Communication Sciences & Disorders
Mark Brewer, Emily Haigh, Paige Lane, Rebecca MacAulay
Aphasia, an impairment of language comprehension and production typically due to an acquired brain injury or stroke, has been shown to negatively impact an individual’s quality of life (Hilari, Needle, & Harrison, 2012). It has also been shown that people with aphasia (PWA) have an increased risk of developing depression (Kauhanen et al., 2000). There are few current assessments or screening tools which focus on depression in aphasia and the relationship between mood disorders and prognosis for language recovery. This type of screening tool is critical to identify a PWA’s susceptibility for depression because depression elongates and/or prevents language recovery (Hackett & Anderson, 2005). To develop a more patient-centered quality of life screening measure, a focus group with PWA was planned. Participants would have been asked questions on their health-related quality of life based on physical, psychosocial and language impairment influences, and shared their opinions on what most impacted their quality of life post-stroke. Based on this information, questions were planned to be implemented as part of a brief quality of life screening tool specific to stroke survivors with aphasia. It is hoped that this screening tool will be used by speech-language pathologists to refer stroke survivors with aphasia to the correct mental health services as early as possible in the recovery process.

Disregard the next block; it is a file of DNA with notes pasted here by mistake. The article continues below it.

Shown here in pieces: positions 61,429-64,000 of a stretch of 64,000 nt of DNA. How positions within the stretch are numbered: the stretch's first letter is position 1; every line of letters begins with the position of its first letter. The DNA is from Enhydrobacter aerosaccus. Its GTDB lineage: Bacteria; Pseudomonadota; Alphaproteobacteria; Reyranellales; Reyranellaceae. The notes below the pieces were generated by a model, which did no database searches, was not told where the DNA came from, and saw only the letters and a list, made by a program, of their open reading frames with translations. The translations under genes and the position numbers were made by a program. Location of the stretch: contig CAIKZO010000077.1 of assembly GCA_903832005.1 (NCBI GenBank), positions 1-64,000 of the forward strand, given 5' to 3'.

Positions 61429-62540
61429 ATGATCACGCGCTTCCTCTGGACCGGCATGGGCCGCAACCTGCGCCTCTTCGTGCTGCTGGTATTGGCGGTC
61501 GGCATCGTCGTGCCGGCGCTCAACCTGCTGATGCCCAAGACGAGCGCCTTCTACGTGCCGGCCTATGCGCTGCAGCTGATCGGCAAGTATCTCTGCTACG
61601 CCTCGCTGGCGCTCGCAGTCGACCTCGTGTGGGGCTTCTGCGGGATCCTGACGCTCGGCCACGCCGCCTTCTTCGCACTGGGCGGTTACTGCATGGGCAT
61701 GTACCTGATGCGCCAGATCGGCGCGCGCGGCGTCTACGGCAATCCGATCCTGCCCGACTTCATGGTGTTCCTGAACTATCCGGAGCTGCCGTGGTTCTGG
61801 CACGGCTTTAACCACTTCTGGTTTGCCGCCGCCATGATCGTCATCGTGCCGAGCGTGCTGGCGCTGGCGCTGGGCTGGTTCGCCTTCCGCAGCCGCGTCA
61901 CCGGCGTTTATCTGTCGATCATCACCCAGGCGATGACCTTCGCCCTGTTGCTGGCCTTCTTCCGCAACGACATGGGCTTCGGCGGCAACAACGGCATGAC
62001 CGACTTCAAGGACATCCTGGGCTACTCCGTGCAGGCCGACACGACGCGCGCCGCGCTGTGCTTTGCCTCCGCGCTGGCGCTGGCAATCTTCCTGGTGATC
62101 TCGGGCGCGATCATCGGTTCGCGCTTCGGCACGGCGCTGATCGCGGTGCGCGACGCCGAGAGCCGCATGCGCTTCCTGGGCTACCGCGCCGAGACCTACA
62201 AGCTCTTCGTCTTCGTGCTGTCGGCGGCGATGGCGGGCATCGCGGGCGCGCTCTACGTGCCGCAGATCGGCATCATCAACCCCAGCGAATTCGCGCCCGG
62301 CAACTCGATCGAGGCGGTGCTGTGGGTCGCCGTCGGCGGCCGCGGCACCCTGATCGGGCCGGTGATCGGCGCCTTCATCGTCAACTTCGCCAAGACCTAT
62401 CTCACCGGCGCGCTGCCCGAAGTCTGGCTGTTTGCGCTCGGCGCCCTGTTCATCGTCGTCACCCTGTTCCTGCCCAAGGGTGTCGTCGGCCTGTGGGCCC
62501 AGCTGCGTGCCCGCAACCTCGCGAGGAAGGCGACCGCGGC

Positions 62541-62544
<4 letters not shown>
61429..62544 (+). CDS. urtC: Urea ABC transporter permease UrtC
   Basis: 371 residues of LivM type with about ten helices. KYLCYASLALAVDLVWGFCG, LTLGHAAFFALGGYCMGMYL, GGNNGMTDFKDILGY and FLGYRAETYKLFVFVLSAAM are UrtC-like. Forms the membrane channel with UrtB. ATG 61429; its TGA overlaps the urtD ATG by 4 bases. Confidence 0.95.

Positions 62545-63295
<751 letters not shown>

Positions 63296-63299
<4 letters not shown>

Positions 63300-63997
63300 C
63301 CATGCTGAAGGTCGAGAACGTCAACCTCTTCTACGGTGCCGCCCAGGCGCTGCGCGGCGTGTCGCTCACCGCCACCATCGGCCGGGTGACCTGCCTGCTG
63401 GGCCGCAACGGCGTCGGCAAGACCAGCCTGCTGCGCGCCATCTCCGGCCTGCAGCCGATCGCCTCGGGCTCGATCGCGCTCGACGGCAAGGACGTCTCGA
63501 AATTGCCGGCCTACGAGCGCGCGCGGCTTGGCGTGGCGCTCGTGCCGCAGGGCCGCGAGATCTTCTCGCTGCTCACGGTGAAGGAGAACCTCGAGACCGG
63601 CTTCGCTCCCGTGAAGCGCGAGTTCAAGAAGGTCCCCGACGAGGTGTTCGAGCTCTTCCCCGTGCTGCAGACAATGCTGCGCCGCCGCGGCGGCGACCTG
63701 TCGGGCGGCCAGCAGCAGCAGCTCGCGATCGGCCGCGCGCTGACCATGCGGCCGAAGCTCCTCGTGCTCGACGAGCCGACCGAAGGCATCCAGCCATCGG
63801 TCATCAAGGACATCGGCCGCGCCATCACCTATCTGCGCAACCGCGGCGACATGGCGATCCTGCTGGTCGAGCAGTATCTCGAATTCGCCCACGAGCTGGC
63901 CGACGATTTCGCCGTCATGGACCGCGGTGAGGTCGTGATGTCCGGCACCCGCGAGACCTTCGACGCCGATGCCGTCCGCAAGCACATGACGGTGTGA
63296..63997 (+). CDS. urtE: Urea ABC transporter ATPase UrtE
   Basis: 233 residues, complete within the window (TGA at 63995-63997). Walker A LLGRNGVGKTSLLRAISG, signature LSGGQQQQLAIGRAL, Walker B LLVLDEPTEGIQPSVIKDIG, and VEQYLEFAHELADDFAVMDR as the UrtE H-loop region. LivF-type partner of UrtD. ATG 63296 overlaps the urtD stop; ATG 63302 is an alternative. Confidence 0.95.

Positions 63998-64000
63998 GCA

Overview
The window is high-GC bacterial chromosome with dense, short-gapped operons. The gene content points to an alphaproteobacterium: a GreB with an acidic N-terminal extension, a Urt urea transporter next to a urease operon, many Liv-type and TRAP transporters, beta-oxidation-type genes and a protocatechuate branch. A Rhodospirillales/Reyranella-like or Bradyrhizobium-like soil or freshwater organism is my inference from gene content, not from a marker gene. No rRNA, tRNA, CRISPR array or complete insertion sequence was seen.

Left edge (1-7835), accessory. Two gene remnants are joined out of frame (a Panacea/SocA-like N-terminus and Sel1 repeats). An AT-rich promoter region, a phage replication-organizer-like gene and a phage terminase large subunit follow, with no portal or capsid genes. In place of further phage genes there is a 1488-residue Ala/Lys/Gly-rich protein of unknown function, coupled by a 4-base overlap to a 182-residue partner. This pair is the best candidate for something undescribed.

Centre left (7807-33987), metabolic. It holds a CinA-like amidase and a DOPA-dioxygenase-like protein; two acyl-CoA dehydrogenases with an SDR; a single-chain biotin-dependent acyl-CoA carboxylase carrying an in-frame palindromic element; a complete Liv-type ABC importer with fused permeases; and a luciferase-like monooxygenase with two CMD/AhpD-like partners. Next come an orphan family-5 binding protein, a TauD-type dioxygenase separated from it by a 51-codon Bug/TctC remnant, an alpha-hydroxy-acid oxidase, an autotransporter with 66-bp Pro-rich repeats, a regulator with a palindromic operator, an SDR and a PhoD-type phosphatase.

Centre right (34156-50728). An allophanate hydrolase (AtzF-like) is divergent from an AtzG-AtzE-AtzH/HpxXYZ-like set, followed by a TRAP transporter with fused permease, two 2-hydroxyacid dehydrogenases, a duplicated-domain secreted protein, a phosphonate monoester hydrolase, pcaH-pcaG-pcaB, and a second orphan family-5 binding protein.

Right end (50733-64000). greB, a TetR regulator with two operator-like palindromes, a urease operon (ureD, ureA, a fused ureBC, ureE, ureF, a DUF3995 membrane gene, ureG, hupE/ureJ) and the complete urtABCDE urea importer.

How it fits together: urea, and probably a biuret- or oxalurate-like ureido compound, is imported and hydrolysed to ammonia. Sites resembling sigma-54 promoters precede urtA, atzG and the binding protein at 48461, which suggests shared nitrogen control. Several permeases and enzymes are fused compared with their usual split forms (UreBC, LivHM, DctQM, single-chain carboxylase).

Palangas, Sophia M.E., "Assessing Health Related Quality of Life, Language Impairment, and Psychosocial Factors in Post-Stroke Aphasia" (2020). Honors College. 612.